Which group is most closely related to fishes?
I have written that “every medical student needs to understand tree thinking,” but have not devoted much space to it on this blog. Ryan Gregory has a wonderful blog that summarizes Baum’s classic tree thinking article (part 1 also gives the answer to the question posed above.)
Ryan Gregory Tree Thinking Part 1.
Ryan Gregory Tree Thinking Part 2.
Also read this blog highlighting the common misconception that evolution is linear.
Reference: Baum, D.A., S. DeWitt Smith, and S.S.S. Donovan. 2005. The tree-thinking challenge. Science 310: 979-980.
Although yesterday’s debate on evolution vs. creation between Bill Nye and Kenneth Ham did not include many fireworks, it was worth watching.
Kenneth Ham did resort to a variety of rhetorical tricks to make his points. The illustrated book of bad arguments is absolutely worth a read. So which bad arguments did Ham use to defend creationism? Two frequent appearances in Ham’s presentation were equivocation and false dilemma. See for yourself.
Strike another blow in the fight against the evolution of antibiotic resistance. According to the New York Times,
“In December 2013, the F.D.A. began formal implementation of a strategy to phase out the use of all medically important antimicrobials”
Read the story here.
Humans engage in extreme activities in extreme environments. There is no question that some of things we do are so radically different from what our hominin ancestors experienced. As a result, selection has not had time to modify their effects. Two examples:
Footage of Felix Baumgartner’s leap from the edge of space.
Joe Namath: None of the human body is designed for football
Evolution is necessary background knowledge for any exploration of evolutionary medicine. However, I have not tried to define it on this site.
Thankfully, John Hawks has a nice post this week that provides some background and perspective.
How important is gene-environment mismatch? What is the Paleo diet?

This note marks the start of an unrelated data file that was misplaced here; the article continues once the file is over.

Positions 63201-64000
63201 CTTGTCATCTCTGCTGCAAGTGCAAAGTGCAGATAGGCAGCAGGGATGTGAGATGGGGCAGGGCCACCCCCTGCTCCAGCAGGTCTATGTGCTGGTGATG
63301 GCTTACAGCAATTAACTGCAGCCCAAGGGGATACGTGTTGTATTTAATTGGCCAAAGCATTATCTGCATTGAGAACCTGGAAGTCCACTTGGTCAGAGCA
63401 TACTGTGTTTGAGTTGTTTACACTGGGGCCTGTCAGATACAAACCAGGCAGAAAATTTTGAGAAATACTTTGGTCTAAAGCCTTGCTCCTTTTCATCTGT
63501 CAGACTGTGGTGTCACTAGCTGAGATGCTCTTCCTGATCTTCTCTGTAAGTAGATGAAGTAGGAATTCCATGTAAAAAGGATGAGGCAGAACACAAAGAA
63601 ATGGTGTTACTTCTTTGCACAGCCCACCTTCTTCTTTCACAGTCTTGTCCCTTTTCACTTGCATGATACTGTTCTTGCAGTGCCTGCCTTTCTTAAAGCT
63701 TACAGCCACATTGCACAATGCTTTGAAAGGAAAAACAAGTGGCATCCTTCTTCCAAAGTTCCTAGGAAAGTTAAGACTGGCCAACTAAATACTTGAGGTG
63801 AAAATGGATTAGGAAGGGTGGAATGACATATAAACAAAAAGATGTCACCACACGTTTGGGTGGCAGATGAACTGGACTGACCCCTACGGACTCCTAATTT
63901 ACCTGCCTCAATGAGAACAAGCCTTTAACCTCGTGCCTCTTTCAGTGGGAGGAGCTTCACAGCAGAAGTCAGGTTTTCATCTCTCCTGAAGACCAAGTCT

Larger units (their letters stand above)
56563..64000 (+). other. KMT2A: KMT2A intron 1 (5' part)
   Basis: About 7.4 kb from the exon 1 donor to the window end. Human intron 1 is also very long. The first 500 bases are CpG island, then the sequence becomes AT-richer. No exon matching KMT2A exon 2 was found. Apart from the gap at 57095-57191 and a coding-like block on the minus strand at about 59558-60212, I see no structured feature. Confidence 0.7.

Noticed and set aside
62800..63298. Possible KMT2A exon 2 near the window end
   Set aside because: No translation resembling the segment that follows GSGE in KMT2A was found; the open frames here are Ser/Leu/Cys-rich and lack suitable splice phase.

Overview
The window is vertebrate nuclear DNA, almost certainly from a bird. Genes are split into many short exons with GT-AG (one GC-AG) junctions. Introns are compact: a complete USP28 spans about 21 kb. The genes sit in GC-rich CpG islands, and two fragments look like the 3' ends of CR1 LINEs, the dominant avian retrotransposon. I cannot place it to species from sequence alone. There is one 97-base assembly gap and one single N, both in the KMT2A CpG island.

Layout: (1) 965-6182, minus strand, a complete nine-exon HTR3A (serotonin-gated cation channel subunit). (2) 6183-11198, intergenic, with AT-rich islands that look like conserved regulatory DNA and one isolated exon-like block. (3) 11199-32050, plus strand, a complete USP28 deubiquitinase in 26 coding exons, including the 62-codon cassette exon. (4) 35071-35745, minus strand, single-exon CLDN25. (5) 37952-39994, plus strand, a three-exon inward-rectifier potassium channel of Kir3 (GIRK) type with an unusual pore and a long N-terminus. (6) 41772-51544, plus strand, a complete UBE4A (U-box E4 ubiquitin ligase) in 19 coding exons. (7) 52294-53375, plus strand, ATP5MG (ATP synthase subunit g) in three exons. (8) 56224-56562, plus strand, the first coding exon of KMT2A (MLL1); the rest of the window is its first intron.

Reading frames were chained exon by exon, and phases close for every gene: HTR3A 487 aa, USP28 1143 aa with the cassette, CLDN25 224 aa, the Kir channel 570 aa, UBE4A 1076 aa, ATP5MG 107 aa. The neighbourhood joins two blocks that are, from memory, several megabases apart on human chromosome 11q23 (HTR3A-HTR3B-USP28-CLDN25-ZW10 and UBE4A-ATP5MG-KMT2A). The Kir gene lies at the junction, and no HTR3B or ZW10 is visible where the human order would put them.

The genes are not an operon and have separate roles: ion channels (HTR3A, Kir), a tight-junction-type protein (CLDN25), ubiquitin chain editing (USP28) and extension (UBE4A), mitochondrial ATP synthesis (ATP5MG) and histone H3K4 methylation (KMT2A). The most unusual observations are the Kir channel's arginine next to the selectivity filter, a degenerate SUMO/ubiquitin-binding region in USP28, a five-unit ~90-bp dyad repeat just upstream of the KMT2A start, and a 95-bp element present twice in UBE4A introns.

1) Quickly skim this recent piece in the Huffington Post
2) Next read Eaton (2006)-Ancestral human diet
2) Then read this review:
Paleofantasy by Marlene Zuk
Finally, read my post about nutrient signaling on the Evolution & Medicine Review.
If you have time look at the entire paper: Alcock_Franklin_Kuzawa
For Tuesday: Pima Indians (Tohono O’odham) of Arizona have the highest rates of diabetes in the world. They eat processed foods and refined carbohydrates like other Arizonans (the typical American diet). Their Pima relatives who farm in the Sierrra Madre of Mexico eat a more traditional diet and have much less diabetes and obesity. In light of the Paleo diet hypothesis and the backlash it has generated, how would you explain the differences in diabetes between the two closely related groups
Emergence of Evolutionary Medicine: Publication Trends from 1991- 2010 was published last year in the Journal of Evolutionary Medicine.
This article explores the domain of evolutionary medicine, conceptualized by the area of overlap shown in the following Venn diagram:
Publication in the area of Evolutionary Medicine is experiencing exponential growth. These are the number of annual publications with keywords “Evolutionary Medicine” between 1991 and 2011 in Google scholar:
A search in PubMed using the Medical Subject Headings (MeSH) Medicine and Biological Evolution reveals a similar pattern:
The term “Darwinian medicine” is becoming less popular than “evolutionary medicine”
Read “Emergence of Evolutionary Medicine” here.
Read a Slide Presentation on Evolutionary Medicine Topics Here:
Trends in Evolutionary Medicine
Joe Alcock MD